Becoming the life of the Party

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A party desperate to be crashed. Credit: Saucer Lord at mpcdot.com

Two thoughts to get out of the way before proceeding to the meat of this post.

  1. Voice transcription is the simplest, most direct way to initially get your thoughts into writing. You can even do it while driving. Obviously you have to perform a bit of cleanup later to correct mistaken transcription and add punctuation, but at a minimum you end up with a rough sketch, a skeleton on which to hang the rest of your blog post later.
  2. It’s hard being a pseudonymous writer, with a manhood so strong and an intelligence so pitiless that it’s dangerous to reveal my true identity and power level to the world. It would be too much for people to handle. Women would be too aroused and attracted. Men would bow down to me in awe, and I’d quickly have to arrange a new government in order for the world the function through my authority. Otherwise the people, paralyzed in fear and wonder, would do nothing. Instead I have to keep a pseudonym so that no one recognizes me for the true-born emperor king that I am.

On to a daily derp reflection.

A friend of mine worried to me recently that the fraternal organization to which he belongs is irredeemably egalitarian. It sounded like he had lost faith and may be considering leaving it.

I’d say the accusation of mindless egalitarianism probably is true of most groups, at least in their stated premises. Yet obviously all of them turn out to be hierarchically organized, regardless of their seemingly open, leveling philosophies.

But this still leaves the problem of what to do about groups, parties, and institutions that plainly are hypocritical and menacing in relation to our people and civilization.

I remember reading dusty literary journals from the 1920s during an Old Right research phase about ten years ago. Typically the pieces were attempts to identify and describe the force or forces that were letting the air out of high civilization, and to explain what to do about them or which ideological/philosophical alternative to adopt instead.

One piece that always stands out in my memory, and that seemed to be somewhat of a classic in the genre, was different from the rest. I can’t recall the author and don’t have the piece itself handy, but as I remember it, it specifically was not aimed at saying directly what was wrong or presenting a comprehensive solution.

Instead its author urged everyone, regardless of their identity, their religious affiliation, or their group membership, to push and press for reaction within whichever structure to which they happened to belong.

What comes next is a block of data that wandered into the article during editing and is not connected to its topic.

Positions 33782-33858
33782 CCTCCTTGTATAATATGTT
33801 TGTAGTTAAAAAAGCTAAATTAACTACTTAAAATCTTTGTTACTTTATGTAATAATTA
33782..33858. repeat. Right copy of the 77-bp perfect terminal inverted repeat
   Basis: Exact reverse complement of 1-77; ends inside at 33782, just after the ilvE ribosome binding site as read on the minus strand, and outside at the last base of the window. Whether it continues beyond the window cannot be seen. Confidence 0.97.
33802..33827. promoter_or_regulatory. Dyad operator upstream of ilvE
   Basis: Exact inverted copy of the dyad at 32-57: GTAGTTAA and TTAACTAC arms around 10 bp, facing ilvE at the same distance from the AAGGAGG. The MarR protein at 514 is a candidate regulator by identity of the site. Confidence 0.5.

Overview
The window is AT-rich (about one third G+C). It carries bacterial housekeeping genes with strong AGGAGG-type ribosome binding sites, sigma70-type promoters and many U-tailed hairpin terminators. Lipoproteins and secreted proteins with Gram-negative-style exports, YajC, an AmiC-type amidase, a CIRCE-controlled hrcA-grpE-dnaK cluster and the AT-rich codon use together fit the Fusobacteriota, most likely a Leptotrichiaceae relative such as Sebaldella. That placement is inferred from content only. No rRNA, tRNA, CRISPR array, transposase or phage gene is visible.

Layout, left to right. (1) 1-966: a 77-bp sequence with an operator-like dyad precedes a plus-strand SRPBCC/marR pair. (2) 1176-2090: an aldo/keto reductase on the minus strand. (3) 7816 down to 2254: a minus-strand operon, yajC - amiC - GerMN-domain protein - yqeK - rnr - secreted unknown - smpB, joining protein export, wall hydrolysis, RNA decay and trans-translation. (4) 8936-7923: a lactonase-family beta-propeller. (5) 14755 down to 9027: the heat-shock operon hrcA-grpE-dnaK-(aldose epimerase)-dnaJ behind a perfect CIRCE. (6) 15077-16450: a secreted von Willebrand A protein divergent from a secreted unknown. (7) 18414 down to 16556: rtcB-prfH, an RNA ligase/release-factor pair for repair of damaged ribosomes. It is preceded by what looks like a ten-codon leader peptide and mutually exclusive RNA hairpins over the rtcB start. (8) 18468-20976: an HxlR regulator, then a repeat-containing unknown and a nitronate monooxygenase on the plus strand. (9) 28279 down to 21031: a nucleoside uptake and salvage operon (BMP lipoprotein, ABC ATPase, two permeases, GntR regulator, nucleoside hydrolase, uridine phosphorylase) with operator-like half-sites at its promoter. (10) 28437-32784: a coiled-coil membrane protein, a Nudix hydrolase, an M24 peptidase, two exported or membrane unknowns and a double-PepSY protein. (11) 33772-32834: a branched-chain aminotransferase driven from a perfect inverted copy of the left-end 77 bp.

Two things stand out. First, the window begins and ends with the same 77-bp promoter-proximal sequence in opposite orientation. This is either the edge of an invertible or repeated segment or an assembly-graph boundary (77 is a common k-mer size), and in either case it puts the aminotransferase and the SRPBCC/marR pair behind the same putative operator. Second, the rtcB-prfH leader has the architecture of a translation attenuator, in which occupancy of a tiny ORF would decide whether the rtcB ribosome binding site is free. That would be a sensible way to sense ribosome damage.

The intended effect is something like a scene in Finding Nemo in which Nemo and company rally hundreds of netted fish to save themselves by collectively swimming down, and overwhelming the force of the fishing boat. (How’s that for an invocation of classic alternative right cinema?) The visual analogy isn’t perfect, but the point is clear: regardless of where you’re situated, stop trying to philosophize your way out of it and just push.

Clearly that’s just a thought, not a complete answer, and the debate remains about whether particular institutions are hopelessly rotted and ruined, or were that way from the beginning. However, I’m not prepared to make that characterization about groups about which I know little. It’s just that my innate bias favors remaining connected and involved.

Over the summer I have the opportunity to work with an older gentleman who is a bit of Russophile–knows the language, studied Russia for a long time, and made many worthwhile contacts with refugees from Communist Russia who had positions and status in the old regime.

He had several good anecdotes to share, one about a Russian who survived the Communist terrors and later visited the United States to observe its right-wing political movements.

The Russian witnessed American radicals talking in absolutist, eliminationist terms about their resistance against the encroaching Leftism and Communism of the American government.

The Russian was amused. He thought this was the incorrect approach. His experience told him that the way to overcome menacing social and political forces such as Communism or American Leftism was to join the party, remain involved, and outlast the lunatics. Once the lunatics all had spun themselves out, discredited themselves, or died, the sane people would be the ones left standing.

 

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Becoming the life of the Party

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